Agro-industrial residues rich in pectin are generated in high amounts worldwide from the sugar industry or the industrial processing of fruits and vegetables. A recent paper by BSRG-iBB researchers, published in the Journal of Fungi (special issue “Yeast Biorefineries” (edited by Isabel Sá-Correia and Naseem Gaur), describes the optimization of the performance of Rhodotorula strains envisaging the use of the major carbon sources present in Sugar Beet Pulp (SBP) hydrolysates. SBP valorization through the production of lipids and carotenoids by the oleaginous red yeasts examined, supported by complete catabolism of the major carbon sources present, looks promising for industrial implementation. The work was conducted by the PhD student of the IST PhD Programme in Biotechnology and Biosciences Luís C. Martins (FCT_DP AEM programme fellowship) under the supervision of Isabel Sá-Correia. This work was developed in the context of the ERA-NET-Industrial Biotechnology-2 project, “YEASTPEC-Engineering of the yeast Saccharomyces cerevisiae for bioconversion of pectin-containing agro-industrial side-streams”.

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Key Parameters on the Antibacterial Activity of Silver Camphor Complexes

Key Parameters on the Antibacterial Activity of Silver Camphor Complexes | iBB | Scoop.it

A recent publication in the journal Antibiotics describes the synthesis and analytical and spectroscopical characterization of nine new complexes with camphor imine or camphor sulfonimine ligands were, aiming to identify the key parameters that drive the antibacterial activity of the complexes with metal cores and imine substituents with distinct electronic and steric characteristics. The antimicrobial activity of all complexes was evaluated by determining their minimum inhibitory concentrations (MIC) against the Gram-negative Escherichia coli ATCC25922, Pseudomonas aeruginosa 477, and Burkholderia contaminans IST408, and the Gram-positive Staphylococcus aureus Newman. All the complexes display higher activity towards Gram-negative strains than towards the Gram-positive strain. This work results from the collaborative research between the research groups of Fernanda Carvalho from CQE and Jorge H. Leitão from BSRG-IBB. The paper was selected as “Editor´s Choice”.

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AntiMicrobial Peptide Resistance Conferred by a Polyamine Transporter: a New Virulence Mechanism

AntiMicrobial Peptide Resistance Conferred by a Polyamine Transporter: a New Virulence Mechanism | iBB | Scoop.it

Cellular components that contribute to both pathogenesis and drug resistance are among the most promising drug targets in human pathogens. In this study, the uncharacterized drug:H+ antiporter CgTpo4 was shown to play a role in Candida glabrata virulence in the infection model G. mellonella. The underlying mechanism was demonstrated to include a role in AntiMicrobial Peptide (AMP) resistance, compatible with the observed immune response deployed by G. mellonella upon C. glabrata infection. These results, emerging from a collaboration between BSRG members, led by Miguel Cacho Teixeira and including Arsénio Fialho and Dalila Mil-Homens, were just published in International Journal of Molecular Sciences and are expected to contribute to design more suitable antifungal therapeutic strategies.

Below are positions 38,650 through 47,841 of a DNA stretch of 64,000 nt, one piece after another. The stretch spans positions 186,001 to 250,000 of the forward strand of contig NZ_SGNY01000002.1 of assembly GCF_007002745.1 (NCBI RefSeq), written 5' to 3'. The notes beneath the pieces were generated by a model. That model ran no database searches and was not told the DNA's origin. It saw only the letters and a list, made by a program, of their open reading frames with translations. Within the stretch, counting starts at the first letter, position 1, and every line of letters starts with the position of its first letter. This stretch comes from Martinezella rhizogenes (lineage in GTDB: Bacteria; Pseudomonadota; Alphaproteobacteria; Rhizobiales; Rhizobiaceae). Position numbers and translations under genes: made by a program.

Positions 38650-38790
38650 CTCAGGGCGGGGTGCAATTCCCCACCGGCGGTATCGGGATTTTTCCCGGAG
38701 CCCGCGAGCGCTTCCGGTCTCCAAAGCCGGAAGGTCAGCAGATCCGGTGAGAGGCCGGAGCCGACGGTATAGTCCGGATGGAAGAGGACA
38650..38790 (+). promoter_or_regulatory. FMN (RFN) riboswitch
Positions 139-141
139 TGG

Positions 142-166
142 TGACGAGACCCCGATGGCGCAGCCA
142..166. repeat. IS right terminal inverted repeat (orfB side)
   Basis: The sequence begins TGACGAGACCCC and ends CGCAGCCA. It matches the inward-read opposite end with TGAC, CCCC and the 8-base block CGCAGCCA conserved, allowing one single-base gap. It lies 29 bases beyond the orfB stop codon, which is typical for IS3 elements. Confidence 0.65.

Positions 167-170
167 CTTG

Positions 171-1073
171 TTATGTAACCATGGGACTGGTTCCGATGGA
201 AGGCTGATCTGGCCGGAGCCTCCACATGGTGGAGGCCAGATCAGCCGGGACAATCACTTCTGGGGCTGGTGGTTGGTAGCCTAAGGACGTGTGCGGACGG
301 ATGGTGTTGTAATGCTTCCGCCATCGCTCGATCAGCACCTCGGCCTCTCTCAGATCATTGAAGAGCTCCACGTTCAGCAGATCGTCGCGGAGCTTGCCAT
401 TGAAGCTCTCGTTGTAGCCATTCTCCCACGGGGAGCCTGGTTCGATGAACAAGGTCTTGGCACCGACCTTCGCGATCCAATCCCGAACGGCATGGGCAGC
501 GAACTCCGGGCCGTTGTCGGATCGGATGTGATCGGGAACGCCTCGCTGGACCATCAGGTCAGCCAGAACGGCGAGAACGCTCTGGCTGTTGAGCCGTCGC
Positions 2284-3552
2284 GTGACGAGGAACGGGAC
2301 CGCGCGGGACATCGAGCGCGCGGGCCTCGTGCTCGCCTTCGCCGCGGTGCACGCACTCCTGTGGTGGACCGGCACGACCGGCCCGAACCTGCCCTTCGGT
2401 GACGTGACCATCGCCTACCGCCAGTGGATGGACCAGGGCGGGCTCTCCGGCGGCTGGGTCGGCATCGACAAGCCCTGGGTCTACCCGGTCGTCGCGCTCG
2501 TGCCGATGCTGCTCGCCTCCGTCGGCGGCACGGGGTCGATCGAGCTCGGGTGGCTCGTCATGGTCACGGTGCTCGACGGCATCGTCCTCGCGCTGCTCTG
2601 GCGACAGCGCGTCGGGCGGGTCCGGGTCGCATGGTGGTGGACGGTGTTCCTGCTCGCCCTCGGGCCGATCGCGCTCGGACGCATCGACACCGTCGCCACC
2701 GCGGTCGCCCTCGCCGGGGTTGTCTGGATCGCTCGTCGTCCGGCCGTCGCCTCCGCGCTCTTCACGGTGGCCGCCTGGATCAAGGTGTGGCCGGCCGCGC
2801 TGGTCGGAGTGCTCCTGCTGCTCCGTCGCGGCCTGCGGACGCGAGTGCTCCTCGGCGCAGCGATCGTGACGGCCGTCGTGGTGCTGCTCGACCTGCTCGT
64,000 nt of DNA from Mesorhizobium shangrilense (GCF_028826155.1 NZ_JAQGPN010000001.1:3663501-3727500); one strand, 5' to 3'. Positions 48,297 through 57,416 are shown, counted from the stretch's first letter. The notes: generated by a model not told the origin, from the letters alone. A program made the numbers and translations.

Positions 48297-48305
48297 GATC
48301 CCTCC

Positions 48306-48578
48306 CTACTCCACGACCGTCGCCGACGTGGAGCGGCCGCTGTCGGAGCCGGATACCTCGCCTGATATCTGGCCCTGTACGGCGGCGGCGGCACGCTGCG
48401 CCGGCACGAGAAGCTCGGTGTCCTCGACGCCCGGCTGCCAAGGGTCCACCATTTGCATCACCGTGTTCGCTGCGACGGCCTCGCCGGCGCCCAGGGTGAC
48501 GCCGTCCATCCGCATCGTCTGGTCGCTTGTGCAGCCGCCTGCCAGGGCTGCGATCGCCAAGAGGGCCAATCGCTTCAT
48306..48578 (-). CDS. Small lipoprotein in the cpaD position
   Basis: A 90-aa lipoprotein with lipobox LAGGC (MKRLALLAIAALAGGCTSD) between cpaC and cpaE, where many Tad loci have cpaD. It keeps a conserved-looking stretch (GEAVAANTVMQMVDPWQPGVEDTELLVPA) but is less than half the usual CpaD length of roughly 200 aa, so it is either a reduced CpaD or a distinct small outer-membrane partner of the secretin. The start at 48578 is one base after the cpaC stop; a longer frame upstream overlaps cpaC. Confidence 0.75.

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Galleria mellonella as an Animal Model to Test the Activity of Synthetic Phages Against P. aeruginosa Infections

Galleria mellonella as an Animal Model to Test the Activity of Synthetic Phages Against P. aeruginosa Infections | iBB | Scoop.it

Bacteriophages have emerged as a promising therapeutic approach to deal with the problem of antibiotic resistance. In a study led by researchers from University of Minho and co-authored by Dalila Mil-Homens and Arsénio M Fialho from BSRG-iBB, the advantages of using a non-mammalian animal model - the larvae of the greater wax moth Galleria mellonella) - to test the efficacy of bacteriophages to treat bacterial infections was demonstrated. Specifically, the animal model was used to assess the antibacterial efficacy of wild-type and synthetic phages with reduced Genomes against the bacterium P. aeruginosa. This model of infection was implemented at our laboratory and efforts are continually being made to improve and turning it more accurate and robust. The work was published in Scientific Reports.

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Genetic Determinants of Methanol Tolerance for Robustness Engineering of Yeasts

Genetic Determinants of Methanol Tolerance for Robustness Engineering of Yeasts | iBB | Scoop.it

Methanol is a promising feedstock for metabolically competent yeast strains-based biorefineries. However, methanol toxicity can limit the productivity of these bioprocesses. For this reason, the identification of genes whose expression is required for maximum methanol tolerance is important for mechanistic insights and rational genomic manipulation to obtain more robust methylotrophic yeast strains. The chemogenomic analysis performed in this new BSRG-iBB study provided new valuable information on genes and potential regulatory networks involved in overcoming methanol toxicity in the model yeast Saccharomyces cerevisiae. The article was just published in the Journal of Fungi and belongs to the Special Issue “Yeast Biorefineries” (edited by Isabel Sá-Correia and Naseem A. Gaur). The article has as co-authors the PhD students of the IST Biotechnology and Biosciences PhD Programme ( FCT_DP Applied and Environmental Microbiology) Marta N. Mota (first  author) and Luís C. Martins, under Prof. Isabel Sá-Correia’s supervision. The gathered knowledge is an important starting point for the improvement of methanol tolerance in yeasts capable of catabolizing and copying with methanol concentrations present in promising bioeconomy feedstocks, including industrial residues.